Highbrow performances by Jennifer Lawrence, Javier Bardem; lowbrow shock value

Fans of Requiem For A Dream would expect a certain f****d up undercurrent from a Darren Aronofsky film, and Mother! (with the exclamation mark) delivers on that front. If you thought the insanity in the finale of Requiem was disturbing it’s been heightened even more here. Whether that’s a good or a bad thing depends on how you enjoy your diet of effed up cinema.

Mother! is largely made of two cascading halves – the good side which renders superb intrigue, horror, a bit of comedy and bizarre visuals, and the negative side, which largely consists of a barrage of overtly obvious, in your face metaphors.

A still from the trailer of Mother! Youtube screengrab.

We’re introduced to a man simply known as Him (Javier Bardem), an accomplished novelist in a large house suffering from writers block. His wife (Jennifer Lawrence) wakes up one morning and begins to hear strange things in the house. They soon have guests in the house (Ed Harris and Michelle Pfeiffer), who the husband happily welcomes but the wife isn’t too sure about – because no rational human would let strangers live in your house.

Things quickly go out of control as more and more guests begin turning up at the house, some claiming to be fans of Him and others who simply want to reside in the house for a purpose not very clear to the wife.

Aronofsky builds on dread and tension beautifully, keeping you on the edge of your seats as he amplifies the absurdity of the plot. Your nerves will be jangled as you see the events through the wife’s eyes as she tried to figure out what the hell is going on. The film kicks into high gear the moment one of the guests dies and the insanity never lets up, leading up to a third act with a scene that will make gore nerds rejoice and others gag in their mouths.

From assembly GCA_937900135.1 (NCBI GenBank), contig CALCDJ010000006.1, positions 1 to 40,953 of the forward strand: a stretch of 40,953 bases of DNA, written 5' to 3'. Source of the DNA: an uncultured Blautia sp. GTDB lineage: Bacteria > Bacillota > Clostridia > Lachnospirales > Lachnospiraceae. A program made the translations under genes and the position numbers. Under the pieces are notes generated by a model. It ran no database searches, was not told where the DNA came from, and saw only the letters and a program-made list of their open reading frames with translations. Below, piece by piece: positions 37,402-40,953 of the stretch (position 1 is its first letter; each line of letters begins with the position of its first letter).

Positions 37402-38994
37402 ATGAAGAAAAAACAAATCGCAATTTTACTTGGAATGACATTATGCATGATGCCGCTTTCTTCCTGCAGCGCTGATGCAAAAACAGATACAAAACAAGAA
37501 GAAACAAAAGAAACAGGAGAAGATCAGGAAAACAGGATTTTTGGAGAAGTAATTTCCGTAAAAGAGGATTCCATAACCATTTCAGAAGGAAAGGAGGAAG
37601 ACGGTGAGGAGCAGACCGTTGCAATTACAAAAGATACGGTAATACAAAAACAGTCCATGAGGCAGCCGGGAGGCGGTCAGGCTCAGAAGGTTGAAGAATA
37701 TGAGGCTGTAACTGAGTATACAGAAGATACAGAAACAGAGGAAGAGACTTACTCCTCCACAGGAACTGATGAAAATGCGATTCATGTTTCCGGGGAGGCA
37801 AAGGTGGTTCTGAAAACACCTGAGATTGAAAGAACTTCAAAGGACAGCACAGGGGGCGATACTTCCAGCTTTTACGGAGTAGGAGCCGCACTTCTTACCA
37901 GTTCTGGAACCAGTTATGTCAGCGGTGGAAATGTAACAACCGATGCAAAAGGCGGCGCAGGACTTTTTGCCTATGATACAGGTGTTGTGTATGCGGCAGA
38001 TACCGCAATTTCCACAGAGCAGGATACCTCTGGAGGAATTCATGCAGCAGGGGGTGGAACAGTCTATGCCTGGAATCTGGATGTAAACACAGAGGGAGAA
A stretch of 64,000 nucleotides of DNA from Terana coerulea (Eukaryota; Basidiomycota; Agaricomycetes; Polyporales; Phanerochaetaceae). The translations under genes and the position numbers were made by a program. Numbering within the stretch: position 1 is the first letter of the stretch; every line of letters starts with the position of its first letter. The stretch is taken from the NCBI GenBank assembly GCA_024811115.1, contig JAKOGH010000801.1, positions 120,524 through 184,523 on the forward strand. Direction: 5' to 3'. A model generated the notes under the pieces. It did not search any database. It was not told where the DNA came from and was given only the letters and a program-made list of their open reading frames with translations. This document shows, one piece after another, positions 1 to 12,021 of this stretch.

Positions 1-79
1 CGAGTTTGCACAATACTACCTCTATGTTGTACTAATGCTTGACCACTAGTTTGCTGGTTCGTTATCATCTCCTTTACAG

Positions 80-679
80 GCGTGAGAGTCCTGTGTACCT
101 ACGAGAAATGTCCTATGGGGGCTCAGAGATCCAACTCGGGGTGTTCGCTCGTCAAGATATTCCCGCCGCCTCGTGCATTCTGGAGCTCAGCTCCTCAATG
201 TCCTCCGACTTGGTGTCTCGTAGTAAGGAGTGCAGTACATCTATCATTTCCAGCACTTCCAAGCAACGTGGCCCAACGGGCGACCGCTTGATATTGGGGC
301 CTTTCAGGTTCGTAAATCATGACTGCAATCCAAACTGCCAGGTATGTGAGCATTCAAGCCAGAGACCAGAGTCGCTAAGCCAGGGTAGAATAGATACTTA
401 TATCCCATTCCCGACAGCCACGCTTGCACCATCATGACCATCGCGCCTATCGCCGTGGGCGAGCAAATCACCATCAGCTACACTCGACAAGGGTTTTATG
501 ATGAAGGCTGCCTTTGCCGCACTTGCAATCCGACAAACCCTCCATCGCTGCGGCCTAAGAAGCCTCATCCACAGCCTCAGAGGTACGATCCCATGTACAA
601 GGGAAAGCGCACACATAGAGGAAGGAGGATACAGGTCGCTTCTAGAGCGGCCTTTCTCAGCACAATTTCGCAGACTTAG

The scene in question is in fact the point where you begin to question whether the film needed to be this graphic, both visually as well as metaphorically. The thing is, folks well versed with horror will be able to pick up the clues very early on in the film, so by showcasing such an over the top sequence, Aronofsky extends an obvious moment to an extreme degree, rendering it more of an indulgence in shock value than classy filmmaking.

The commentary in the film isn’t as subtle as, say, Get Out, and is also not executed with the comedic twang of that film. The ‘mystery’ of the film is as subtle as a jackhammer you see coming from a mile away towards your face, and you wish Aronofsky went slightly more Pi than Black Swan. One could, of course, argue that the lesson the film ultimately gives you is the need of the hour, particularly with the awful state of things in the world.

As you’d expect in Aronofsky’s films the performances are mostly excellent, rendering the much needed high brow component in a film with decidedly low brow shock value. Lawrence is all right, but nothing spectacular, as her role requirement is to mostly look confused and angry. Bardem, however kills it; his eyes hiding a secret that is all too obvious but easy to accept when revealed.

It’s obvious why the film didn’t do well commercially when it released in the US – because this is not exactly entertainment – it’s a depressing piece of cinema with far too much truth to handle. If anything Mother! would have had to be even more obvious and dumber, so to say, to make more money.

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